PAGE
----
Here's What You Need To Remember: Development of the Galil started after the Six Day War. The Galil uses the same piston-based method of operation as the AK-47, a rotating-bolt operating system that diverts propellant gasses to drive a combined piston/bolt carrier that cycles the weapon. The Galil looks like the AK-47, but individual parts are not compatible.
The 1967 Six Day War provided many military lessons for the young state of Israel. One of many lessons was that the Israeli Army’s FN FAL battle rifles were too heavy and unwieldy. Israel needed a new assault rifle, and as a result, developed the Galil. Largely based on the Soviet AK-47, the Galil served as the service rifle of the Israeli Defense Forces (IDF) for nearly three decades.
In the wake of the 1967 war, Israel decided it needed a new assault rifle. The standard issue rifle of the Israeli Army, the Belgian FN FAL, was a large, heavy battle rifle chambered in 7.62. The FAL was equipped with a fixed stock and twenty-round magazines, making it a large, powerful weapon not well suited for urban combat. Both the United States and the Soviet Union had evolved past the battle rifle concept to field smaller, lighter rifles firing intermediate-powered cartridges, and Israel had captured thousands of AK-47s from Arab forces during the war. Lacking a major arms industry but wanting its own homemade assault rifle, Israel took a compromise route: it copied the AK-47.
Development of the Galil started after the Six Day War. The Galil uses the same piston-based method of operation as the AK-47, a rotating-bolt operating system that diverts propellant gasses to drive a combined piston/bolt carrier that cycles the weapon. The Galil looks like the AK-47, but individual parts are not compatible. The Galil is more directly related to Finland’s Valmet M62 assault rifle, Helsinki’s take on the AK, and early versions of the Galil even used Finnish receivers.
The Galil is capable of both semi-automatic and fully automatic rates of fire, the latter at up to 650 rounds per minute. The Galil AR, the main version of the Galil platform, weighs 8.7 pounds. It has an overall length of 29.2 inches with stock folded, and 38.6 inches with stock fully extended. The 18.5-inch barrel has a 1-in-12 inch right-handed rifling twist matched to the U.S. M193 5.56-millimeter round. The weapon used fixed Tritium night sights that allowed faster target acquisition at night and during low light conditions, effective night firing.
The Galil was a box magazine-fed weapon. It could not use M16 magazines, despite the existence of M16A1s in Israeli service and the sharing of a common caliber and round. The Galil used proprietary 35-round magazines, holding five more rounds than AK-47 or M16A1 30-round magazines.
Israeli Military Industries developed a number of Galil variants. The Galil ARM was meant to function as either an assault rifle or squad automatic weapon, and featured a built-in bipod and carrying handle. The SAR carbine featured a shorter 13.5-inch barrel and was just twenty-four inches long with the stock folded. A 5.56-millimeter Marksman’s Assault Rifle featured a 1-in-7 inch rifling twist to complement the newer NATO SS109 round. It also featured a chrome-lined barrel. Like the AK-series rifles, the optical sight is attached to the left side of the receiver. An even heavier Galil in 7.62-millimeter was the standard sniper rifle for the IDF. The Galil sniper rifle featured a 6x sight, two-stage trigger, combined muzzle brake and flash hider, and a suppressor.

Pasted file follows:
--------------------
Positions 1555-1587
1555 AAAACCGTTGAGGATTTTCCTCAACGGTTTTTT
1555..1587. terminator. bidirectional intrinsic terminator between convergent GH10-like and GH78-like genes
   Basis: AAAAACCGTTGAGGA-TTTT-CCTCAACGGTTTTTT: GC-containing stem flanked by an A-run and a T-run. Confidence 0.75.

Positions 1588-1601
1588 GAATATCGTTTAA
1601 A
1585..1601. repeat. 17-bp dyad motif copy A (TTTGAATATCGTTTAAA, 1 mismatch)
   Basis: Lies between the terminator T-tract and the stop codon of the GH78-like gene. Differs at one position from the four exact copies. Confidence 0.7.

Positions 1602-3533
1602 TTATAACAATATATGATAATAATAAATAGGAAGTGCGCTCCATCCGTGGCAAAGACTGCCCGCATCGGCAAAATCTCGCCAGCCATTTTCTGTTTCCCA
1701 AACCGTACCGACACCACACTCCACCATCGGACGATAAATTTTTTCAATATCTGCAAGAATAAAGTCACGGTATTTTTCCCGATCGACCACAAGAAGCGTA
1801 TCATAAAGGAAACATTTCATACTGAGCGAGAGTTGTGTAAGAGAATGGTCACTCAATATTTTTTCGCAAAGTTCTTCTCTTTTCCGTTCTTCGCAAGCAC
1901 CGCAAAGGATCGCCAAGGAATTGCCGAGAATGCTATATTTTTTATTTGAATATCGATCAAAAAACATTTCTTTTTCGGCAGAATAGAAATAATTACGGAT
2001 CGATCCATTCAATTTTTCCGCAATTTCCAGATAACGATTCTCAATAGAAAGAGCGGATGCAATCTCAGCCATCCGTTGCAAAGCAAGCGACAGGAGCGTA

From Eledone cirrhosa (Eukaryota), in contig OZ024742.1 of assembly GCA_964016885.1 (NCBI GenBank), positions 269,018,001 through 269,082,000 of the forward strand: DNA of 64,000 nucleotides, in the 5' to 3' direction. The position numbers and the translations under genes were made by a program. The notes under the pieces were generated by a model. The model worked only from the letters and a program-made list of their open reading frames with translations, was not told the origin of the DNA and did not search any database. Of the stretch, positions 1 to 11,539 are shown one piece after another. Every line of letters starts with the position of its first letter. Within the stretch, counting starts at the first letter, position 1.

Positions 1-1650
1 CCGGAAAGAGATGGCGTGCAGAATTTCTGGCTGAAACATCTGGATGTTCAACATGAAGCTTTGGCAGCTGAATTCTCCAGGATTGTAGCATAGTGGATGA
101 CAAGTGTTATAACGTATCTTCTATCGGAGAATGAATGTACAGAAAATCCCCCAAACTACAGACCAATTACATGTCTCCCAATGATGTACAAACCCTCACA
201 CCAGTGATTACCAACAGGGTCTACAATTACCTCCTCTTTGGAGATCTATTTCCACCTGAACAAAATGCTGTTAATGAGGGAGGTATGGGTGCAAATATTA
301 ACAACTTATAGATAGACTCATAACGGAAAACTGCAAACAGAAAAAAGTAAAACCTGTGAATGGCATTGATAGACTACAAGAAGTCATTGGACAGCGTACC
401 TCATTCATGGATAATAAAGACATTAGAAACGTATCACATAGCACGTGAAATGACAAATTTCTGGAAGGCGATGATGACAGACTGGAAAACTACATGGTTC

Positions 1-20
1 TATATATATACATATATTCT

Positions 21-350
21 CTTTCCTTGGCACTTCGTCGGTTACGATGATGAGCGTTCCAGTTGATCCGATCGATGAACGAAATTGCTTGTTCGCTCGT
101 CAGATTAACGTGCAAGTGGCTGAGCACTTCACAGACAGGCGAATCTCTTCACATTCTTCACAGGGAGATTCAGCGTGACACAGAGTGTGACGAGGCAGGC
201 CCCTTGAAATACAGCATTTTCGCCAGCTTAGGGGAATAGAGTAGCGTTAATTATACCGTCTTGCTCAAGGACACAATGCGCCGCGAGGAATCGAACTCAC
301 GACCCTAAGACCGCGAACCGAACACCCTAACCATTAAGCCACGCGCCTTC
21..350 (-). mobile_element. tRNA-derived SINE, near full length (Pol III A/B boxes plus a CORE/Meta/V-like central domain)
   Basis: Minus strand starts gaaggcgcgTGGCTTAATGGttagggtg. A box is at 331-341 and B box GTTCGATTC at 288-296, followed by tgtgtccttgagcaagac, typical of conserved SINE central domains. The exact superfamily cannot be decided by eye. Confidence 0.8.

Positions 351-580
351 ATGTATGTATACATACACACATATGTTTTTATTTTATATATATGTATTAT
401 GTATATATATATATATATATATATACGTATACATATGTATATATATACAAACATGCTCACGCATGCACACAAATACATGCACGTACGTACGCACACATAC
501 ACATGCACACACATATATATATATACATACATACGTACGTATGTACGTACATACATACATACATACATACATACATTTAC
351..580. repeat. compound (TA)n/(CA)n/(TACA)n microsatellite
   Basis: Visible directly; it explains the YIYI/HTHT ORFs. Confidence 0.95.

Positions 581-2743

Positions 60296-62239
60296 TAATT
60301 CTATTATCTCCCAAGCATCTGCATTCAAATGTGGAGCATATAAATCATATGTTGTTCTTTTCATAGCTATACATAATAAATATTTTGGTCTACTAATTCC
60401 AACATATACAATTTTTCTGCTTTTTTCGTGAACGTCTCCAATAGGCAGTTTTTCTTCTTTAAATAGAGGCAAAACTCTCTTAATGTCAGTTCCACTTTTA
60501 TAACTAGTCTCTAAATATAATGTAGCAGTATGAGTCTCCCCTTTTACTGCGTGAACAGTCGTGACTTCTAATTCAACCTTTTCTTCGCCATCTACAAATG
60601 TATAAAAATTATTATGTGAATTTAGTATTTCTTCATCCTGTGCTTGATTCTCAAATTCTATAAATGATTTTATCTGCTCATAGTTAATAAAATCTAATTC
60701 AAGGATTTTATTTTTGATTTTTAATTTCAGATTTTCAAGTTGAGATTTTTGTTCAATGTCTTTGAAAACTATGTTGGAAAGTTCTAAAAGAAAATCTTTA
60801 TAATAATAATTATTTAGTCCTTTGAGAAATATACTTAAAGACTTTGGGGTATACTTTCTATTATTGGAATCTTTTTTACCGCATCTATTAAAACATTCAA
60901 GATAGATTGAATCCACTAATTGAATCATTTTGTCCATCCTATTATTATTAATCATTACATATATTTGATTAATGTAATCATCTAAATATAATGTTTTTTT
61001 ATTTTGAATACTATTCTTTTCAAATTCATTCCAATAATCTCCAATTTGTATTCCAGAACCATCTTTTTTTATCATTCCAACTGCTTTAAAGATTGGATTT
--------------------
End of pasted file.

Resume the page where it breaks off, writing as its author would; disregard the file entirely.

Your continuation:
One problem with the Galil was its exceptional weight. A Galil AR rifle weighed 8.7 pounds, or two more pounds than an AK-47 and 1.7 pounds more than an M4 carbine. The use of steel in many parts of the rifle, particularly the folding stock is responsible for the relatively high weight. While the weight increase helped with recoil reduction while firing fully automatic, Israel could have clearly had a lighter weapon had it chosen to use aluminum alloys instead of steel.
The Israeli Galil was adopted in 1972 and soldiered on for nearly three decades, through the Yom Kippur War, the 1982 invasion of Lebanon and anti-terrorism actions through the 1990s. The Galil experienced limited export success, with the most visible (and controversial) sale to Apartheid-era South Africa. Israel’s experience with the Galil gave it valuable experience in the field of small arms and the assault rifle was superseded by the Tavor bullpup assault rifle in 2001. Although the Galil may be out of service today, the rifle helped create what is today a small arms industry all out of proportion to tiny Israel’s size.
Kyle Mizokami is a defense and national-security writer based in San Francisco who has appeared in the Diplomat, Foreign Policy, War is Boring and the Daily Beast. In 2009 he co-founded the defense and security blog Japan Security Watch. You can follow him on Twitter: @KyleMizokami. This piece was first featured in December 2018 and is being republished due to reader's interest.